Snowy Owls In Providence

snowy owl-providence5

This has been a remarkable winter for local birders and ornithologists due to the invasion, or irruption, of snowy owls in the area. URI’s resident snowy expert, Natural Resources Science Professor Peter Paton, spoke on CBS Evening News yesterday; unfortunately he seems to have been lost in subsequent editing. (Still, go here to see the problems they are causing up at Logan Airport.) Paton, who estimates that 20-30 snowy owls have passed through Rhode Island this winter — far more than the one or two that typically show up in the state each year — gives his explanation for the influx;

Standing 2 feet tall with a 5-foot wingspan, mature male snowy owls are pure white, but younger birds have gray barring on their white plumage. It’s the immature birds that Paton says have been arriving in the area in large numbers.

“A lot of their migration is driven by the abundance of food – lemmings – in the Arctic,” he said. “But my guess is that last summer there was also high production of snowy owl chicks, and the immature birds aren’t strong enough hunters to find food in the Arctic in winter, so they’re dispersing down here.”

Last December, Providence urban wildlife photographer Peter Green spotted a snowy owl in town and spent a good three weeks documenting its activities. He comments on the above shot, “Migrating snowy owls prey on ducks and other shorebirds, so I most often spotted the owl resting peacefully on a dock or barge, watching the passing ducks.” Go to Mr. Green’s website Providence Raptors for more amazing photos of this extraordinary bird. Check out the dive-bombing crow protecting his turf.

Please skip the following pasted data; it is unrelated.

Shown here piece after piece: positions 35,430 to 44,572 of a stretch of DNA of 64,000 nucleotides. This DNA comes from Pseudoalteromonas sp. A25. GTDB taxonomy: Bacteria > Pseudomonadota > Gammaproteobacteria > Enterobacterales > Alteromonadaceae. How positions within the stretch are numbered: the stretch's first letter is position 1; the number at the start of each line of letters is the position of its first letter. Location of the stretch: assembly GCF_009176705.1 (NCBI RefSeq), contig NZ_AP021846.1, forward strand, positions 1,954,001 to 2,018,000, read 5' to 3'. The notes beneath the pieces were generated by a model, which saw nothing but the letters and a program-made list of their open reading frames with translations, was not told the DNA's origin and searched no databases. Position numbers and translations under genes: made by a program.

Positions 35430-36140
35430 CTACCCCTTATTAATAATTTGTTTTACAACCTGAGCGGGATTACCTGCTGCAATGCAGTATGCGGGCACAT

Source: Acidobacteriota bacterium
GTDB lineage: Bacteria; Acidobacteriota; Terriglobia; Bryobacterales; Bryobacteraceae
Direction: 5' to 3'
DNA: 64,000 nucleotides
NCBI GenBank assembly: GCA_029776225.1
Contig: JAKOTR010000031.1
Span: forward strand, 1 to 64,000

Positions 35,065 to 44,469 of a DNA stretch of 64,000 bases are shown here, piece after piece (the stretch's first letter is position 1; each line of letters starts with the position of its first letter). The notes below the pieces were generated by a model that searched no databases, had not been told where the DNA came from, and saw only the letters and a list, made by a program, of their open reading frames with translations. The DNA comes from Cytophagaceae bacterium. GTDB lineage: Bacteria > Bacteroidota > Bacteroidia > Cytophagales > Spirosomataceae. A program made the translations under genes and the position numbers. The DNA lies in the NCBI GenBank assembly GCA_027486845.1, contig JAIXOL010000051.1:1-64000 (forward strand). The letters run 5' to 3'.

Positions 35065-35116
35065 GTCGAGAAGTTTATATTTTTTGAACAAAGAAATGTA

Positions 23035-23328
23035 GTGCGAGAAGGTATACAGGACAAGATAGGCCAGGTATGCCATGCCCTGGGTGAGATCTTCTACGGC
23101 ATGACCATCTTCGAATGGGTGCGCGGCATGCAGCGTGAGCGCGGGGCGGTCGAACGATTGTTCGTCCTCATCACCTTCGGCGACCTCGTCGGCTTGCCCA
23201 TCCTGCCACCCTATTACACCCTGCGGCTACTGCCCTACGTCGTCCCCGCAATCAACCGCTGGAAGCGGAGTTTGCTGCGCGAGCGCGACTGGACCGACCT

Unfortunately a few of the Arctic visitors have been injured negotiating this alien urban landscape. Yesterday, Mr. Green accompanied rehabilitators from the Born to be Wild Nature Center as they released one such owl, now healed from a broken wing. A second slightly dinged up snowy owl found limping along Allens Avenue will be released on Sunday. (ProJo 1.9.14)

After the jump: The rare Snowy Meowl. (Thanks once again to Peter Green for letting us use these photos.)

snowy meowl

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